Date: May 24, 2008
Author: John Mitchler
Distance: 1,000 feet one-way
Difficulty: easy stroll
Elevation gain: 5 feet
Summit elevation: 100 feet
Maps: DeLorme Atlas page 19
Access/permits: Open / None required / $2 per person, free for seniors and kids
Best months: all year
Visitor Centers: Visitor Center operated as part of the state park;
open 9am to 5pm daily except Thanksgiving, Christmas, and New Year’s Day.
Highpoint Description: A flat, open, grassy, park-like setting.
Finding the TrailheadTake exit 153 (Delhi) off I-20 and drive north 14 miles on LA 17.
Key points along the hike (distances in feet)      0   parking lot at visitor center
The HikeFrom the visitor center, walk west toward state highway 577, and go left on the “visitor loop” trail. Cautiously cross the highway, and continue on the obvious trail across a flat, open, grassy area. Wander this area to the right (north) until satisfied you’ve crossed the highest natural ground. Return to your vehicle, or better yet, proceed west on the trail toward trees to 69-feet high Mound A (Bird Mound). At 166 feet, this is the park's highest elevation, although man-made. Continue on the trail as it loops north and back east across the highway, eventually reaching the visitor center, for a total distance of 2.6 miles. Highpoint Coordinates: WGS84 datum (32.63612° N, 91.40621° W).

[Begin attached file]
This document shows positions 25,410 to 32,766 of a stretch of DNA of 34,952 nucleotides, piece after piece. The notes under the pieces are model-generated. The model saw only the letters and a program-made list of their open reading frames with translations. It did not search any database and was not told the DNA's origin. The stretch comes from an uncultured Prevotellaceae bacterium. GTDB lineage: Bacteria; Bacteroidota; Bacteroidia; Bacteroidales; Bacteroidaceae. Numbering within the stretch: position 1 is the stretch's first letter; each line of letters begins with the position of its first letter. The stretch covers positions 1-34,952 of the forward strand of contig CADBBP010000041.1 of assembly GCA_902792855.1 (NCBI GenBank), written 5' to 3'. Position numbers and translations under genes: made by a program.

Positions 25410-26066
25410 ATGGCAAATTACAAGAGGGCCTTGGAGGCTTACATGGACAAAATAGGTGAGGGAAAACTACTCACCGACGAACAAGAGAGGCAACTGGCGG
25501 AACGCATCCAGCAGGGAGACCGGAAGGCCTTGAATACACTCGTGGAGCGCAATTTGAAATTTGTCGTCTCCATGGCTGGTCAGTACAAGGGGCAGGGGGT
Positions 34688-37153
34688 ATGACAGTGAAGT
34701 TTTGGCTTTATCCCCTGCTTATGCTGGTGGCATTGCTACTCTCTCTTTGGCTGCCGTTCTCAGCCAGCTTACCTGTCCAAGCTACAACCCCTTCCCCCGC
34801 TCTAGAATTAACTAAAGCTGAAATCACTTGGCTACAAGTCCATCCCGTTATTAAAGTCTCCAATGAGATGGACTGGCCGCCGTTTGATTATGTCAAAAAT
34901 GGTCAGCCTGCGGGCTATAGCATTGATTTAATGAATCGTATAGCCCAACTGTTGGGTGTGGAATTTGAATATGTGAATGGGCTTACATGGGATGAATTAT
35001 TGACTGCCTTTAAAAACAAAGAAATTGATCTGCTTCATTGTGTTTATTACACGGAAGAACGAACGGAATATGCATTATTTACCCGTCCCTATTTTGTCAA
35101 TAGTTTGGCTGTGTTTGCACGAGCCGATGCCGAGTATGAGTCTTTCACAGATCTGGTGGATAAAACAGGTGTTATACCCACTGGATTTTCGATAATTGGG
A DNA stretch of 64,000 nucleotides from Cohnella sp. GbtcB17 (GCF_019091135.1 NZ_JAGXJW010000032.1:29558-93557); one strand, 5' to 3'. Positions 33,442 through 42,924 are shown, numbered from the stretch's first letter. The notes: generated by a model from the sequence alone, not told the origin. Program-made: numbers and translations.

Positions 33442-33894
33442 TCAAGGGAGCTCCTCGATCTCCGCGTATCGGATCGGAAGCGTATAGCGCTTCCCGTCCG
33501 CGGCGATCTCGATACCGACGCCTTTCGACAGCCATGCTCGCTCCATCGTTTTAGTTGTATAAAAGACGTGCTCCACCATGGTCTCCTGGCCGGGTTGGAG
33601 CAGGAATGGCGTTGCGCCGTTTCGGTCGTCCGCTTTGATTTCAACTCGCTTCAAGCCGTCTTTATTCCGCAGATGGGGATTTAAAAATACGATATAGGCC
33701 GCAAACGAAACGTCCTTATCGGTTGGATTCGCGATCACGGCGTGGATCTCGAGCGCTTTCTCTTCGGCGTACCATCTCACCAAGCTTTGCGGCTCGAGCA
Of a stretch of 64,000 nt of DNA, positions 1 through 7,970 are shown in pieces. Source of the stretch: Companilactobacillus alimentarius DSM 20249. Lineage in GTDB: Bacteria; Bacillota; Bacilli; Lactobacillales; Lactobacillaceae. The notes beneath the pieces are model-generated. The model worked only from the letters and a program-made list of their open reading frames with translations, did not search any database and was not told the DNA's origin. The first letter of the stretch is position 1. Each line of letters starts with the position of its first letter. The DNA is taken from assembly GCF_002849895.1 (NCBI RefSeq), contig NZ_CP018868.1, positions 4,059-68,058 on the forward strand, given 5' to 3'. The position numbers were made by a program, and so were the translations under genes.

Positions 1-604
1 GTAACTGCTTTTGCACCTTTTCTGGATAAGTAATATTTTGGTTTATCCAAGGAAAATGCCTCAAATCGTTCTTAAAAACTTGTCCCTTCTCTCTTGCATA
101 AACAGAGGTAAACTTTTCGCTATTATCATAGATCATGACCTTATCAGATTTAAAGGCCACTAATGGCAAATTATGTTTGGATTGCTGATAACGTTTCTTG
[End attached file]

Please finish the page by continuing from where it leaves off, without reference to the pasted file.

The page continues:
About the ParkThis NPS national monument is managed by Louisiana as a state park known as Poverty Point State Historic Site. It protects five distinct mounds as well as six faint curved earthen ridges which form a half circle centered on the visitor center location. These features cover 400 acres and date from 1650 to 700 BC. Their full pattern was not realized until the 1950s when aerial photos revealed their complexity. [Wikipedia] In 1962 the Dept of Interior designated this site a National Historic Landmark, and on Oct 31, 1988, the site received national monument status from Congress with the expectation that the site would be conveyed to the NPS. This transfer never happened. The site remains under Louisiana management, yet the NPS counts it as one of their sites. The site receives its name from the plantation.
Camping and ServicesNone in the immediate area. Four lodges are at Poverty Point Reservoir State Park on LA 17,